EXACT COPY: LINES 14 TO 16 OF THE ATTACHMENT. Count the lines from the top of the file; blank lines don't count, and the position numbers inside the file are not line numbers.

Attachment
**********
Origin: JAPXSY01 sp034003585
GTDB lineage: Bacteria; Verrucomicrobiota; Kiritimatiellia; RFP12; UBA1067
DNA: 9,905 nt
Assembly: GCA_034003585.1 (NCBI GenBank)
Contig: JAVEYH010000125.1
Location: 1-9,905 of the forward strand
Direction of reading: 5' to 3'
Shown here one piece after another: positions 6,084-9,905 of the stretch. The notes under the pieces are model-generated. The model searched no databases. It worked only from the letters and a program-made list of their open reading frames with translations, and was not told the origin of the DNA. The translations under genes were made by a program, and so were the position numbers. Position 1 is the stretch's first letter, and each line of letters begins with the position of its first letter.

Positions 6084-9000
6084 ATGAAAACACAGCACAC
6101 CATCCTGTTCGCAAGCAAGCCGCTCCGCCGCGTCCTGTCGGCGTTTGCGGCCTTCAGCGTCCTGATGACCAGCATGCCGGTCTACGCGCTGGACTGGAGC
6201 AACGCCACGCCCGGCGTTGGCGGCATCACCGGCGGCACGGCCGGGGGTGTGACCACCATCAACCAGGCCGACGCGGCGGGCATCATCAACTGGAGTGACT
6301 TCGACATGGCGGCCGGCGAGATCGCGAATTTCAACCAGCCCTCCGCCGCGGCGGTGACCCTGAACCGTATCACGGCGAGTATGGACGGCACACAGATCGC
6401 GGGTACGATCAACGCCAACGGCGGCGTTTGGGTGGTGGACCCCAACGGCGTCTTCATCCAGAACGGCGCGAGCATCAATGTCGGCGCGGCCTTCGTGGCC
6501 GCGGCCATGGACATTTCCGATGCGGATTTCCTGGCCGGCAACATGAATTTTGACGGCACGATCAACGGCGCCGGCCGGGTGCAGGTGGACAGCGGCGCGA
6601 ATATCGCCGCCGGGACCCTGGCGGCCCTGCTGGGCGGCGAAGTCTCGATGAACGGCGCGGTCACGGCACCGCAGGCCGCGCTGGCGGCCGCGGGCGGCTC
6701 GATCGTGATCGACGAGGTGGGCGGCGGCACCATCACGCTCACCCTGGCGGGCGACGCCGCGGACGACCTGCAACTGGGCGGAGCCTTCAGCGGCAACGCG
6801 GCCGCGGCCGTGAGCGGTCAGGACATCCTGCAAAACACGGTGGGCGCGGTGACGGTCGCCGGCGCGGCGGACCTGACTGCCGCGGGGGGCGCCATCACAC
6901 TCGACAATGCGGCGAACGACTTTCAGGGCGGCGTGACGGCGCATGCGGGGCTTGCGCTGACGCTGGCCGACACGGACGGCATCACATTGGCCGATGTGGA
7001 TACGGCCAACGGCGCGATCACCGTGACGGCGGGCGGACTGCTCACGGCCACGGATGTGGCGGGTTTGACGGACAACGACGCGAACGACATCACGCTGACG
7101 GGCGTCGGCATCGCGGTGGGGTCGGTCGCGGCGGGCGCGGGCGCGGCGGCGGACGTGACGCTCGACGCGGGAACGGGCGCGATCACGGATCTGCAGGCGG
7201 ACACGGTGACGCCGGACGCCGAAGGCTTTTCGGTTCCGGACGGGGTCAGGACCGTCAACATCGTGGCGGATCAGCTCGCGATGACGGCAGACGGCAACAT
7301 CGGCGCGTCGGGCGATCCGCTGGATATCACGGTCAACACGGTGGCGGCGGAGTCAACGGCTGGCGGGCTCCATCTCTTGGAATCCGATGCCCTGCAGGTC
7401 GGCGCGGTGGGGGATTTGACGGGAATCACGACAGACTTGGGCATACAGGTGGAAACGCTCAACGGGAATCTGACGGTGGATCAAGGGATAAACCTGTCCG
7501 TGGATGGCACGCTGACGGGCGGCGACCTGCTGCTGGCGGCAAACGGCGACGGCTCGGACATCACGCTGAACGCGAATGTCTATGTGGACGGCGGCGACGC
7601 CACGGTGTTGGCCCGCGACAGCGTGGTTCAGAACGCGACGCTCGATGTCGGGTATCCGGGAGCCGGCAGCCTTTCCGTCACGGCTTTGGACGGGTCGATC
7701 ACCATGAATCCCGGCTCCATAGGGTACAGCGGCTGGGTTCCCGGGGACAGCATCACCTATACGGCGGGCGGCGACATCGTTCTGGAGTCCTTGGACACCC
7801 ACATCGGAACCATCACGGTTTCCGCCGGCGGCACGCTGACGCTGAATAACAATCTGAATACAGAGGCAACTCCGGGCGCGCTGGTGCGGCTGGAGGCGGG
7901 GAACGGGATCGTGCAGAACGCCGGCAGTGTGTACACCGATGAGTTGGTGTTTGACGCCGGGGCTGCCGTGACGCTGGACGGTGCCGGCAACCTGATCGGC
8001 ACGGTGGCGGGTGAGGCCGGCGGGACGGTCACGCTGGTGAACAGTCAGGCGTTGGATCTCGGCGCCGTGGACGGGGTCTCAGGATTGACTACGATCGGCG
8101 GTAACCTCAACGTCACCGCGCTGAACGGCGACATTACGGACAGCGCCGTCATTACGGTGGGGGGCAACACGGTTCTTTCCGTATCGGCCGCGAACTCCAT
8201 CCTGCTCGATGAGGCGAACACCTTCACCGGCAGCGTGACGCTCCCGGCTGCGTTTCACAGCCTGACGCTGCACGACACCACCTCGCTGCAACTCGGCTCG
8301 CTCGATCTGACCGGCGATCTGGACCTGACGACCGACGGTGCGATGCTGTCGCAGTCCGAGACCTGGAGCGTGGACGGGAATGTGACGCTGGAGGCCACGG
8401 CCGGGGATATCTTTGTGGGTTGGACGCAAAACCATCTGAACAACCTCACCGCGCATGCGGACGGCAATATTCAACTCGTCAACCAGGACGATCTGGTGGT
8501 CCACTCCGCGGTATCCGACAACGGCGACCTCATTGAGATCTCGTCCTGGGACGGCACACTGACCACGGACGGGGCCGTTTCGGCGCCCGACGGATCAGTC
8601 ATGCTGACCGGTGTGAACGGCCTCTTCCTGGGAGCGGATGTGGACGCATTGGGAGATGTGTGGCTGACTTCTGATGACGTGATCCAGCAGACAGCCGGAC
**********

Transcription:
6401 GGGTACGATCAACGCCAACGGCGGCGTTTGGGTGGTGGACCCCAACGGCGTCTTCATCCAGAACGGCGCGAGCATCAATGTCGGCGCGGCCTTCGTGGCC
6501 GCGGCCATGGACATTTCCGATGCGGATTTCCTGGCCGGCAACATGAATTTTGACGGCACGATCAACGGCGCCGGCCGGGTGCAGGTGGACAGCGGCGCGA
6601 ATATCGCCGCCGGGACCCTGGCGGCCCTGCTGGGCGGCGAAGTCTCGATGAACGGCGCGGTCACGGCACCGCAGGCCGCGCTGGCGGCCGCGGGCGGCTC